Siberian Methane Melt
Below the Arctic seabed massive stores of methane are destabilizing as punctures form in the permafrost deep beneath the East Siberian Arctic Shelf (ESAS). The methane is stored as a gas hydrate, crystalline water structures resembling ice that act as cages around the methane. These hydrate reservoirs below the Shelf encompass more than three-quarter million square miles of sea floor. If the permafrost fails as an effective barrier, leaking even a fraction of this greenhouse gas into the atmosphere could trigger abrupt climate warming.
Normally, peaks in methane concentrations in the atmosphere are only temporary as methane oxidizes forming carbon dioxide. The shallow waters of the ESAS, however, do not provide enough time for this reaction to occur, leading more to escape into the atmosphere as it rises out of the seabed.Given the staggering amount of methane in the region, any sign of leakage could prove extremely volatile, as the Shelf already emits yearly as much methane as all the world’s oceans.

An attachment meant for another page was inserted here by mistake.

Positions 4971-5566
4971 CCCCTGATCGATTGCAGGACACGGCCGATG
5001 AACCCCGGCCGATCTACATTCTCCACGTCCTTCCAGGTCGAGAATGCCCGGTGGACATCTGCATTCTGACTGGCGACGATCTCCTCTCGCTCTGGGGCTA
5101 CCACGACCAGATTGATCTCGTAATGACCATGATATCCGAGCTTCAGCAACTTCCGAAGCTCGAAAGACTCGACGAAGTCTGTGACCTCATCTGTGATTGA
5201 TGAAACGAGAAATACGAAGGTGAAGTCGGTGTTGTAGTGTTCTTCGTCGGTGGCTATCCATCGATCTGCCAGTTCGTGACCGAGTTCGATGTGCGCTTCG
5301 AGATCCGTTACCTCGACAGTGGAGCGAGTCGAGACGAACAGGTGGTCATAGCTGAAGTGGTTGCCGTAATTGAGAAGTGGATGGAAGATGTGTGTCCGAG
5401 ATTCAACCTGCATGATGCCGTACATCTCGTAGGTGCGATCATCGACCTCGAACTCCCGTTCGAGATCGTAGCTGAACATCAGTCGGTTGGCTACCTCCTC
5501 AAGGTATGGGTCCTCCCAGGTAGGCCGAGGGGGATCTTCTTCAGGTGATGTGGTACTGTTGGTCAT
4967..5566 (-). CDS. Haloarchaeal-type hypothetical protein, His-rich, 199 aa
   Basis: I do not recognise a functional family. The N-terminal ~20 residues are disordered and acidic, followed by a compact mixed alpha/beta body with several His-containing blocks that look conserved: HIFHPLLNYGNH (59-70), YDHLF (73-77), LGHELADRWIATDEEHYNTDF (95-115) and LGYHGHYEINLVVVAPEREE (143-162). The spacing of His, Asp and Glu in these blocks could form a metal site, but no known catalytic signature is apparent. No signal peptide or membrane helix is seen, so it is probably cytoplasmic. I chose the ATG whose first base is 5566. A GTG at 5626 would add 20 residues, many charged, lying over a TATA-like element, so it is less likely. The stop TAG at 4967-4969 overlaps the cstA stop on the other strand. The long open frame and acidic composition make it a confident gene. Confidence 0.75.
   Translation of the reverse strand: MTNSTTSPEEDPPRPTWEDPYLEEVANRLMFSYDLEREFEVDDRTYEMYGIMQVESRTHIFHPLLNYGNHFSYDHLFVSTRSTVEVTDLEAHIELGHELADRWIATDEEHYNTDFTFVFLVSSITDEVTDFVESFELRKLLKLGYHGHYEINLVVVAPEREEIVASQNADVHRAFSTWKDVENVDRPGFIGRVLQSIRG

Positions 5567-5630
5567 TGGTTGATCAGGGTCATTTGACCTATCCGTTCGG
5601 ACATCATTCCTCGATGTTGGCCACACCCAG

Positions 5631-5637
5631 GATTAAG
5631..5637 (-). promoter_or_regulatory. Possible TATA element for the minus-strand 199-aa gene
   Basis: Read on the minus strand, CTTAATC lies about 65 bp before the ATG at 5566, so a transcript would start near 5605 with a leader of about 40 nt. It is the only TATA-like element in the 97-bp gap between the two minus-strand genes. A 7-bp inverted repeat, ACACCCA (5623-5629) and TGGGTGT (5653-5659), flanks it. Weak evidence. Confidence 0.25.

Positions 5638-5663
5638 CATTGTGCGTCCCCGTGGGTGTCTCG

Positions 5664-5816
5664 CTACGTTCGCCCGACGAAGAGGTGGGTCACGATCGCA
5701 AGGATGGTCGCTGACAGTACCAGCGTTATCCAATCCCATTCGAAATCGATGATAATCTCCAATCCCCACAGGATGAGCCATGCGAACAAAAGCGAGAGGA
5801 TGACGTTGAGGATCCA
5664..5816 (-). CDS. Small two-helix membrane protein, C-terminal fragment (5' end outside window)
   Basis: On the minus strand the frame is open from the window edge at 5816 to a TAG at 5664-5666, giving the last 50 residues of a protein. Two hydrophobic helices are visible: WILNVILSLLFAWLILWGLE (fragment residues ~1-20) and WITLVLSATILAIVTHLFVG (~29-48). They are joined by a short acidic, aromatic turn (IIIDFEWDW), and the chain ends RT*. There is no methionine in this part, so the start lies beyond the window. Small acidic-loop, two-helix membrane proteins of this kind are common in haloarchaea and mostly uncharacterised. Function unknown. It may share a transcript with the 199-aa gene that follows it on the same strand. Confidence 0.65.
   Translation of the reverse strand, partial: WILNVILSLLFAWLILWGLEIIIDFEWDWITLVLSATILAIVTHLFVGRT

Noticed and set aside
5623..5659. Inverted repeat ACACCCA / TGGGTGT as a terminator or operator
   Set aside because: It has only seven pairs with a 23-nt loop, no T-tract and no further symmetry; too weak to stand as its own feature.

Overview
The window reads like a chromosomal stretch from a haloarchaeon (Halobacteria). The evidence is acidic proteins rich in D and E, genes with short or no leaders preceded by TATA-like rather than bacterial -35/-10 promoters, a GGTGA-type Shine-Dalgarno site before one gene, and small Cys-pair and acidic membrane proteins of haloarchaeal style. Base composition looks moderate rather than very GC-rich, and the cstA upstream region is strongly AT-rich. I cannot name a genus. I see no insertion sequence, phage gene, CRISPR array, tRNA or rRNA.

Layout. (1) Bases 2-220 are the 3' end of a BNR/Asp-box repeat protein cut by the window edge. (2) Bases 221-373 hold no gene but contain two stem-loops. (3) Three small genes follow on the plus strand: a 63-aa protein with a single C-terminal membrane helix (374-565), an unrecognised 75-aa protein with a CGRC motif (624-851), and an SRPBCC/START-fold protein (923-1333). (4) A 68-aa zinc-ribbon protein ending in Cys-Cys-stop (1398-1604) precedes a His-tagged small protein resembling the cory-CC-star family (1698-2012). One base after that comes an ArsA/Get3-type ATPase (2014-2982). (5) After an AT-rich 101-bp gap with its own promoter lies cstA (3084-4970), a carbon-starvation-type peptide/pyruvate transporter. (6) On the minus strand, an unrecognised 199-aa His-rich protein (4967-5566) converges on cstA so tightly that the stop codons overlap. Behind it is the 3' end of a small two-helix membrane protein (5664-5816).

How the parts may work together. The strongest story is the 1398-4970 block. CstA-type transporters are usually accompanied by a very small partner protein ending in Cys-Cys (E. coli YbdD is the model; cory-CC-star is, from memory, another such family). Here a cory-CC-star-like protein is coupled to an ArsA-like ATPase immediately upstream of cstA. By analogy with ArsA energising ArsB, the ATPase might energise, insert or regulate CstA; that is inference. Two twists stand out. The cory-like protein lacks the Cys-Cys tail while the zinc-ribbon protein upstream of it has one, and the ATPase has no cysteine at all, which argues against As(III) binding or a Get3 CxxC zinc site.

Further investigation will be needed to discern whether the venting methane, as researchers explain,“is a steadily ongoing phenomenon or signals a more massive methane release period.”
Image, "Winds from the North" on Flickr Courtesy of Creative Commons Licensing.